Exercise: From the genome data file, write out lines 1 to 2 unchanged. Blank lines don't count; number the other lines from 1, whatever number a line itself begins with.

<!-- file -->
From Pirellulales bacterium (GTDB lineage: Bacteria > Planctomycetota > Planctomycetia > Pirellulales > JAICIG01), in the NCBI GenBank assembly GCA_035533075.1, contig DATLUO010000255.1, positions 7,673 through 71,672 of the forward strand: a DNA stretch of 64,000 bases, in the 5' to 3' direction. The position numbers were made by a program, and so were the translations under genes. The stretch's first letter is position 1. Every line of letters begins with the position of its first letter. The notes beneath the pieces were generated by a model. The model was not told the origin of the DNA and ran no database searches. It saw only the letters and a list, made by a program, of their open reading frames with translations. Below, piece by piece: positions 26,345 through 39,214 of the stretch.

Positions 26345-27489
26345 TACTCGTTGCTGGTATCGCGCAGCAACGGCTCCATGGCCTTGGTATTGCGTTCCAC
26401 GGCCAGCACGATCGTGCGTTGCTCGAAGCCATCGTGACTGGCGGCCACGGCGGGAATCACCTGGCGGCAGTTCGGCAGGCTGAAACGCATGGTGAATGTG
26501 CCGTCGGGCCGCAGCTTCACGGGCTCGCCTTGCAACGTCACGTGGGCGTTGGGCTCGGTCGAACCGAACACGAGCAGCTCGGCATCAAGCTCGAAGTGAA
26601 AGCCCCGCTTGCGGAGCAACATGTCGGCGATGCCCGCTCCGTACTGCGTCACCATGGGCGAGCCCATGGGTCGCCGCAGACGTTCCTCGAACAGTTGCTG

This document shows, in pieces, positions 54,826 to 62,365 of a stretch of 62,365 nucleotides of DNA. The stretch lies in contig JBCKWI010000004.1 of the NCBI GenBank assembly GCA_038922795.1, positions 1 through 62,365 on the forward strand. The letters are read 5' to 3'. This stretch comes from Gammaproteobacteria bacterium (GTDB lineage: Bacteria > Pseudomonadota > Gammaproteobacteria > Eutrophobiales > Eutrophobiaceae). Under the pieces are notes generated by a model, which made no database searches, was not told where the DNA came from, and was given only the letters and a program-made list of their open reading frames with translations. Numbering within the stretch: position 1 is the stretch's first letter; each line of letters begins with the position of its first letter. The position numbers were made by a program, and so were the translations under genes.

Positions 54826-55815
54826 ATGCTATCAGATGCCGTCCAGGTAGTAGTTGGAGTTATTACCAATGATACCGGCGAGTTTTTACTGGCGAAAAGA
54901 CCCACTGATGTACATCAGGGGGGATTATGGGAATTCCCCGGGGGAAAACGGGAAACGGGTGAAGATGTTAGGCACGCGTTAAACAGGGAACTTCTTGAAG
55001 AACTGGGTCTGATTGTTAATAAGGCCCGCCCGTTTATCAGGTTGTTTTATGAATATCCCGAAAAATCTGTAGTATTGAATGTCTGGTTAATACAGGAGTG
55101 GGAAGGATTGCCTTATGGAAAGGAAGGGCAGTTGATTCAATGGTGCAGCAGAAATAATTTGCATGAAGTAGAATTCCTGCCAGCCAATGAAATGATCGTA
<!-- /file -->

From Pirellulales bacterium (GTDB lineage: Bacteria > Planctomycetota > Planctomycetia > Pirellulales > JAICIG01), in the NCBI GenBank assembly GCA_035533075.1, contig DATLUO010000255.1, positions 7,673 through 71,672 of the forward strand: a DNA stretch of 64,000 bases, in the 5' to 3' direction. The position numbers were made by a program, and so were the translations under genes. The stretch's first letter is position 1. Every line of letters begins with the position of its first letter. The notes beneath the pieces were generated by a model. The model was not told the origin of the DNA and ran no database searches. It saw only the letters and a list, made by a program, of their open reading frames with translations. Below, piece by piece: positions 26,345 through 39,214 of the stretch.

Positions 26345-27489